The surge of major film and television productions across Yorkshire shows no sign of abating in 2020, as regional experts hail the promise of new series and video-on-demand platforms while awaiting fresh studio openings.
Though 2019 was a blockbuster period for films made in the region, providing jobs and boosting tourism, the new year is set to continue this trend with a number of high-profile schemes due to get under way.
Channel 4’s operations in Leeds will kickstart in earnest over the next few months, while a National Film and Television School hub and new world-class Leeds Studios will both open this year.
Projects backed by Screen Yorkshire, the region's film and TV agency, hitting screens in 2020 include Armando Iannucci's feature The Personal History of David Copperfield, starring Dev Patel and partly filmed in Hull and the return of Kay Mellor's The Syndicate.
The new Dracula mini-series on the BBC, which begins this evening, was partly filmed in Whitby, and Netflix drama The English Game, created by Julian Fellowes and filmed at various locations in the region, will also land this year.
Yorkshire-born Jodie Whittaker’s tardis will land again with the return of BBC favourite Doctor Who.
The Duke - a film about a taxi driver who steals Goya's portrait of the Duke of Wellington from the National Gallery in London, starring Helen Mirren and Jim Broadbent - also begins production in the county this month.
Also scheduled for release is the film adaptation of hit musical Everybody’s Talking About Jamie, with the help of Sheffield-based Warp Films. Based on the BBC documentary Drag Queen at 16, the stage production originated at Sheffield’s Crucible Theatre, before being moved to the West End where it continues to run.
A recommissioned second series of Halifax-based BBC and HBO programme Gentleman Jack is set to ensure that the tourism boom that resulted from the show’s first outing will continue in the future, while creator Sally Wainwright's next installment of Last Tango in Halifax will also run this year.
Chairman of tourism agency Welcome to Yorkshire, Peter Box, said: “The rise in visitors to Calderdale since Gentleman Jack hit our screens clearly demonstrates just how brilliantly programmes like this can showcase the county.
"We’d already seen the impact of Victoria on Harewood House, but the increase for Shibden Hall after Sally Wainwright’s compelling drama hit our screens is phenomenal; and such fantastic news that series two is heading into production next year.
“On top of that, 2020 sees the release of Channel 5’s new take on the Yorkshire classic All Creature’s Great and Small and the big screen release of The Secret Garden filmed in Helmsley, which should see even more people flocking to the county. Channel 4 choosing Yorkshire as its northern home is another huge boost, bringing many more productions and associated jobs to the area, benefiting not just tourism but the wider economy too.”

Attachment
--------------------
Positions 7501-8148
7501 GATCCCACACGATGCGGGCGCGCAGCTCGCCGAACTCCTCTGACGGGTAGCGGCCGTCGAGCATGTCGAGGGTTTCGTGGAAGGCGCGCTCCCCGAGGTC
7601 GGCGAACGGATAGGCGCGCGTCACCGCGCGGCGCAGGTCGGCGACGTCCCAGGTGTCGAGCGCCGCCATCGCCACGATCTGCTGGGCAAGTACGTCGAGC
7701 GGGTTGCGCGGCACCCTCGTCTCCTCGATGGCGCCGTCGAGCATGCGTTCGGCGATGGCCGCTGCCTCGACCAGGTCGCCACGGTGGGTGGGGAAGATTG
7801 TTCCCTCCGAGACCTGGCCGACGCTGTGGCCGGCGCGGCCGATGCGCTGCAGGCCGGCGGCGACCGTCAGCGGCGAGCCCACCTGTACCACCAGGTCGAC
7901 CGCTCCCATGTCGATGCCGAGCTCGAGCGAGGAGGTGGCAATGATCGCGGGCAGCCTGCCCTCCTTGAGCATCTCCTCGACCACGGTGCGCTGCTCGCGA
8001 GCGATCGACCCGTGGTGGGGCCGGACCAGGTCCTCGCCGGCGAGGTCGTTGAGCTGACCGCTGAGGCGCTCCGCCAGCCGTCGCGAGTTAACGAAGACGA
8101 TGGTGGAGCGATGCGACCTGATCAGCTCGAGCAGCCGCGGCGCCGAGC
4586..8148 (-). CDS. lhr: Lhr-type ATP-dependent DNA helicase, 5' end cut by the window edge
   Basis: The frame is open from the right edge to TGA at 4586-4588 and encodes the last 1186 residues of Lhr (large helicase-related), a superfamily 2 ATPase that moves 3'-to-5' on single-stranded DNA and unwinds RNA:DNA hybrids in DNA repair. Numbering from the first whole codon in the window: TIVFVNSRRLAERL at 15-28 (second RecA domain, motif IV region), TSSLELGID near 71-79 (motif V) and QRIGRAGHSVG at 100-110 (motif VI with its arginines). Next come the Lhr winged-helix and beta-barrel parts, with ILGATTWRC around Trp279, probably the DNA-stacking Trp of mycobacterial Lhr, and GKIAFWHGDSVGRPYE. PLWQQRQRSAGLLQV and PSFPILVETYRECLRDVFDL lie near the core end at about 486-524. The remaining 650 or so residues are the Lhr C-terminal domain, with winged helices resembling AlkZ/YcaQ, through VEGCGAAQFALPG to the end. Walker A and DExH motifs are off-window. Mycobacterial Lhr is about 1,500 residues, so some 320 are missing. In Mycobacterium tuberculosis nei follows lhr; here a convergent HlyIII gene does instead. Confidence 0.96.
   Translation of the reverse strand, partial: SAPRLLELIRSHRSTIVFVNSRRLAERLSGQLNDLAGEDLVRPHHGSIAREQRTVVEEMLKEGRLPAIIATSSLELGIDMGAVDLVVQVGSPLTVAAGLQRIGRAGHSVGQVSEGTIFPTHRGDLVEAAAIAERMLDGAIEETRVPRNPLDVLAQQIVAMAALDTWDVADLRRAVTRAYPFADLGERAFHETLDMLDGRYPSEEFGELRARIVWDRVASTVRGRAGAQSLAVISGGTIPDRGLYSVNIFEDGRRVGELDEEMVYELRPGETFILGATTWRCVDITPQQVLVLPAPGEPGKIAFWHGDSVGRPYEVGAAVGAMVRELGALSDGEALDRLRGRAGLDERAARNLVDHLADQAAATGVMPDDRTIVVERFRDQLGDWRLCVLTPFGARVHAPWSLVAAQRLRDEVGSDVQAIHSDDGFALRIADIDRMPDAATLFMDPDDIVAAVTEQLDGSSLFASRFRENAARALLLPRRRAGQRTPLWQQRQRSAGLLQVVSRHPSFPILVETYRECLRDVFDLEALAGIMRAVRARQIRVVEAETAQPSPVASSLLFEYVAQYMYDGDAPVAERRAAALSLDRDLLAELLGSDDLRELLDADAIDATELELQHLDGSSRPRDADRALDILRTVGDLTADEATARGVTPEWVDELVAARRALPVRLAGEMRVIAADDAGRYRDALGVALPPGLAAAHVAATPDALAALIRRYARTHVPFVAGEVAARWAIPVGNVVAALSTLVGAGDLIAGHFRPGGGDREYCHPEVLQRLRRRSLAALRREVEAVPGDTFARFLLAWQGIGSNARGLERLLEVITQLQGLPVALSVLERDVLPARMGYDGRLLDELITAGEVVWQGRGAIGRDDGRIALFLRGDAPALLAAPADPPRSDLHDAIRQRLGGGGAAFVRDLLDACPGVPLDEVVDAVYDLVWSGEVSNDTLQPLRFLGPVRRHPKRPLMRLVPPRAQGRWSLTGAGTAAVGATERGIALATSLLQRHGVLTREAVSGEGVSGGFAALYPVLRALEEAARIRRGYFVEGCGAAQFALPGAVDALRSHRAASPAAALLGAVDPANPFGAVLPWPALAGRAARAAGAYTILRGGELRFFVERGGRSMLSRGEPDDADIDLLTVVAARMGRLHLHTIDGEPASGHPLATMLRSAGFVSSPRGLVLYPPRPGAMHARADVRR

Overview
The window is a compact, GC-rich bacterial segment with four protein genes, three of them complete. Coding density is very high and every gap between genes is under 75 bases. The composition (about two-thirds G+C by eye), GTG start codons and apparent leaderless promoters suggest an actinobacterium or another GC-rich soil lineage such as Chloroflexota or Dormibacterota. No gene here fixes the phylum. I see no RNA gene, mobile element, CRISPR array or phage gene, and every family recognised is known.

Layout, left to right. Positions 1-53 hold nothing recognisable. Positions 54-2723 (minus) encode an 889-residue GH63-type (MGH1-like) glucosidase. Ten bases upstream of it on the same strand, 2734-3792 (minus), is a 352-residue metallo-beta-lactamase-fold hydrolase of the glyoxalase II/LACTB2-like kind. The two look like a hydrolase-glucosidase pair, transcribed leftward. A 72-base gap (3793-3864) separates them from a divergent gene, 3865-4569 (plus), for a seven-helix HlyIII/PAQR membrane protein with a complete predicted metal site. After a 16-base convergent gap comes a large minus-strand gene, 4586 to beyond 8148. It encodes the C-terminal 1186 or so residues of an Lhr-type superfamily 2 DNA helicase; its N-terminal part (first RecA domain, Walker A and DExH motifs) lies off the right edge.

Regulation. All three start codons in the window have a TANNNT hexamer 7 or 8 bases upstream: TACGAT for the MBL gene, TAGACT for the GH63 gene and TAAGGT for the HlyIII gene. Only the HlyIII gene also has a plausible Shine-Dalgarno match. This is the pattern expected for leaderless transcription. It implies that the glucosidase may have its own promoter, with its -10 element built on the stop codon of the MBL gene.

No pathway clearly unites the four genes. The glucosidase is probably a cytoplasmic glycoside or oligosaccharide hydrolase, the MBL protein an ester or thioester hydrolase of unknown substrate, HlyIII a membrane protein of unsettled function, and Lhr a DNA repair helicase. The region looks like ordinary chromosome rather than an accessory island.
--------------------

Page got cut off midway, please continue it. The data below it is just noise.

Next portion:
Sally Joynson , who has been CEO of Screen Yorkshire for more than a decade, said that a lot of its work goes on behind the scenes but added that you cannot escape the enormous economic impact of its work.
“We’re a bit like the car engine – the mechanism that make the whole thing go, and run smoothly. You don’t see it every day, but you rely on it wholeheartedly."
David Wilson, director of Bradford UNESCO City of Film, which celebrated its 10th anniversary last year, said: “Once again last year saw virtually non-stop production from low budget feature films, to TV dramas, Netflix series and large scale features across our region and the Bradford Film Office has played a key role in supporting with locations, production office space, hotel accommodation, local crew and extras.
“The Bradford story very much feeds into the wider region’s strong credentials in the screen industries and in fact that of the wider UK.”
He said it was brilliant to see all of last year’s efforts hit the big screen and the small screen, including Peaky Blinders, Gentleman Jack, Pennyworth, Ackley Bridge, Downton Abbey The Movie and Official Secrets, as well as other regulars such as Emmerdale.
He said that productions "provide direct employment opportunities or supply chain such as hotels", adding "but there is also the seen on screen and screen tourism impact.
“It is very clear to me that the Bradford district is held in very high regard and with a lot of affection by production managers, producers and directors who are making repeat visits but also recommending Bradford to other productions.
“With further video on demand (VOD) platforms launching [in 2019 and 2020] there are no signs of things slowing down."
Speaking about the worldwide context, he added: “There are a number of predictions that in 2020 there will be more money spent on original scripted television than was spent in the entire decade of the 1990s.”
Sally Folkard, strategic manager at Film Hub North, a network of organisations in the North of England, said: "We’re working with cultural organisations across Yorkshire to help them expand, try new things and ensure that audiences are at the heart of the region’s film and television landscape in 2020."
As previously reported by The Yorkshire Post, in 2017 data from the Office of National Statistics (ONS) revealed that between 2009 and 2015, the region’s screen industries grew faster than anywhere else in the UK, including London and the South East.
The industry generated an annual turnover of £424m across 590 creative businesses (an increase of 247 per cent against the UK average of 118 per cent).
The number of business units across Yorkshire and Humber grew 57 per cent compared to the UK average of 47 per cent.
Employment across the film and TV industries in the region grew 88 per cent against a UK average of 32 per cent.